Sturtevant, Katherine. 2006. A True and Faithful Narrative.
"He came to see me before he sailed for Italy." (3)
A True And Faithful Narrative, the sequel to At The Sign of the Star, has everything I love in a book: a main character I adore, Meg; rich historical detail, it's set in the 1680s; literary references that make the English major in me grin; and romance, a love triangle to be exact. Meg, our narrator, is sixteen. Her father, Miles Moore, is a bookseller. She spends half her time working in his shop--along with her father's apprentice, Will Barlow, and the other half of her time at home. She's got a stepmother, Susannah, and two (maybe more) half-siblings to watch over--Toby and Eleanor and Harry. She's also remained close with her friend, Anne, who is recently married to a much older Mr. Rushworth. Also, if she'll admit it, she's more than a little interested in Anne's brother, Edward Gosse.
What is this one about? Like all good books, it is about everything and nothing. On the surface, it's about Meg's coming of age. She's a young woman who wants to write more than anything. She wants to stay a part of the book selling world. She loves to read. She loves to write. She loves to think and discuss and argue. But her father isn't always happy to indulge her. In fact, with each passing day he becomes concerned that she'll never do as someone's wife if she continues on with her ideas of it being acceptable for women to think, read, and write. He's okay with the thinking and reading--as long as she's submissive and obedient when it comes down to it--but the writing, it must stop. Will, her father's apprentice, doesn't believe that any woman--single, married, widowed, whatever--should write and/or be published. (Her father thinks that no respectable woman will want to be published. True, he sells a few books written by women, but with publication comes a stain to a lady's reputation. And it's nothing that he wants his daughter to experience.
The book is also about love--falling in love with love, falling in love, knowing how to distinguish between the head and the heart, embracing and recognizing genuine sentiment. Edward, when we first meet him in A True and Faithful Narrative, is hoping to recognize signs of love and admiration in Meg. Unfortunately--or fortunately as the case may be--he does not see anything of the sort. Meg has never thought of marrying Edward--he's not a book seller after all--and she's never thought of him as anything other than her best friend's brother. She tells him--in jest--that the present she can bring him back from his travels is a narrative--for him to be captured by pirates and return to tell the tale. Something that much to her dismay happens. Anne and Edward's father dies; Edward in his haste to return to England and settle his affairs makes an unlucky choice in vessels. He's captured--along with a few other men--and sold into slavery. His freedom can be paid with a ransom. But the price is high.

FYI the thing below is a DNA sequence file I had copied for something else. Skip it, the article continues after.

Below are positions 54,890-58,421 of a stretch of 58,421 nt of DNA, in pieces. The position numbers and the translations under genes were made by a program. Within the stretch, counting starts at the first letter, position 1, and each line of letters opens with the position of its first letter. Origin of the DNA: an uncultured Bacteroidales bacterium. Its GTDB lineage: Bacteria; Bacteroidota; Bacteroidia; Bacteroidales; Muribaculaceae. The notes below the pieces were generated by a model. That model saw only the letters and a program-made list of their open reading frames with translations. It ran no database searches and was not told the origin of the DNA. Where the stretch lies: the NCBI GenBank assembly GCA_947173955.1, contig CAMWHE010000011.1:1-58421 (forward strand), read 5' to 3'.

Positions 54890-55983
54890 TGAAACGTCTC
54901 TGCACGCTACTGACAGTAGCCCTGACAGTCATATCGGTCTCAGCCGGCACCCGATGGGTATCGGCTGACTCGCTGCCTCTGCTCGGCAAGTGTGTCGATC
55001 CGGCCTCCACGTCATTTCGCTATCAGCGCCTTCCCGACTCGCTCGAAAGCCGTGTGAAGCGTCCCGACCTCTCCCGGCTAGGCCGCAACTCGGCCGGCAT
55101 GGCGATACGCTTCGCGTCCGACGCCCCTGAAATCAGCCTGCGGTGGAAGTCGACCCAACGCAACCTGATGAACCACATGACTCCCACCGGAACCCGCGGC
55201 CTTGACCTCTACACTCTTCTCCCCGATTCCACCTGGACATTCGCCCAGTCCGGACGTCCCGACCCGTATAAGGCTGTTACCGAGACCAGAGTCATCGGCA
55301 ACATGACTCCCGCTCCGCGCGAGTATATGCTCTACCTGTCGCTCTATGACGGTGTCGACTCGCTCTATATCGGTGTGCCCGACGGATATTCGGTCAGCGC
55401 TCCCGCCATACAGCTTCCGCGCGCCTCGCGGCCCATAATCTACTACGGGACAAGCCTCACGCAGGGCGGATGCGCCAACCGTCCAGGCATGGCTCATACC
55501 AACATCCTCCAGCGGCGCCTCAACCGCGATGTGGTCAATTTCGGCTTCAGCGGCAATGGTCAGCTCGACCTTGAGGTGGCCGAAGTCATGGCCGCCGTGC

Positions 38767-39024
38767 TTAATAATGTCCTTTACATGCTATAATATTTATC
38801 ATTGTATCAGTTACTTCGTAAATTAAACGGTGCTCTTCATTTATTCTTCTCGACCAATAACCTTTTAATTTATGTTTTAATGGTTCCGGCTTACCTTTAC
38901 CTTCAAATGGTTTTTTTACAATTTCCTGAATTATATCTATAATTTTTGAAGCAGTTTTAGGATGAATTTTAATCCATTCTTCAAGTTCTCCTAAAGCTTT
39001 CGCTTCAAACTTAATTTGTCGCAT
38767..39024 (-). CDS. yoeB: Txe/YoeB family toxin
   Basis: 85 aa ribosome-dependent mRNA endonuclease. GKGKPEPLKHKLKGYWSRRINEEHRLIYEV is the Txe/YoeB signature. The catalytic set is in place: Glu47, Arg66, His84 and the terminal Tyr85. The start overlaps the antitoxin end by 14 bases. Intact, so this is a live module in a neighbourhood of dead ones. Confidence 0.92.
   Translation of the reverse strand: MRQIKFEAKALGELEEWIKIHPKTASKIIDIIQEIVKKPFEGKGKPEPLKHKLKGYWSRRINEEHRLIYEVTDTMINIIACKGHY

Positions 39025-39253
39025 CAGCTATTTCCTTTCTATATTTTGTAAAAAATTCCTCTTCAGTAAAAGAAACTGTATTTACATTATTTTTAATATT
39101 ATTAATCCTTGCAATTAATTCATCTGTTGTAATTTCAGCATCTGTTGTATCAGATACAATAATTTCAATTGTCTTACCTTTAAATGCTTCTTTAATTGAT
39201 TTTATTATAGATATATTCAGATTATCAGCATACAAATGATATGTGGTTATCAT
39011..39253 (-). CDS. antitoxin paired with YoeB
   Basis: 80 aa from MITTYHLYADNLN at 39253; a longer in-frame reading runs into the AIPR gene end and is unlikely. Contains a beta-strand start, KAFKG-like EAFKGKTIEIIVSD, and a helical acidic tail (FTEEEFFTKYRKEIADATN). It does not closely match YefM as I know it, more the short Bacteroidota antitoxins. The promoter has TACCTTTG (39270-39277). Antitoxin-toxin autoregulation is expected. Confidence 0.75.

Meg, burdened by guilt, takes this news hard. She won't allow this to be the end. She'll do everything in her power--and then some--to raise the money to set him free. She must see him returned safely. She can't bear to think of him enslaved.
Edward. Will. What's a girl to do? I won't tell too much more about this one. It's about life, love, family, knowing yourself, having a dream, etc. Highly recommended.
"I find that nothing gives as much comfort as a story with no surprises in it." (121)
© Becky Laney of Becky's Book Reviews
3 hours ago